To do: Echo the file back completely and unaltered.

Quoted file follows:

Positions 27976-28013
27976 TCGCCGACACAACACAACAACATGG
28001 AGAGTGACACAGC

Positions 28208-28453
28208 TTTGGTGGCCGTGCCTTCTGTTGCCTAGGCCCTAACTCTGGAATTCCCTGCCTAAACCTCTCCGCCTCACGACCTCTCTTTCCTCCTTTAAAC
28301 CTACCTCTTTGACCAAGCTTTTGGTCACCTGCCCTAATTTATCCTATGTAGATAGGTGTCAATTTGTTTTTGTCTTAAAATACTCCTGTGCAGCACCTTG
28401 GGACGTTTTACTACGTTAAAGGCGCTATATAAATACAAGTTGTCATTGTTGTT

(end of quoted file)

Positions 27976-28013
27976 TCGCCGACACAACACAACAACATGG
28001 AGAGTGACACAGC

Positions 28208-28453
28208 TTTGGTGGCCGTGCCTTCTGTTGCCTAGGCCCTAACTCTGGAATTCCCTGCCTAAACCTCTCCGCCTCACGACCTCTCTTTCCTCCTTTAAAC
28301 CTACCTCTTTGACCAAGCTTTTGGTCACCTGCCCTAATTTATCCTATGTAGATAGGTGTCAATTTGTTTTTGTCTTAAAATACTCCTGTGCAGCACCTTG
28401 GGACGTTTTACTACGTTAAAGGCGCTATATAAATACAAGTTGTCATTGTTGTT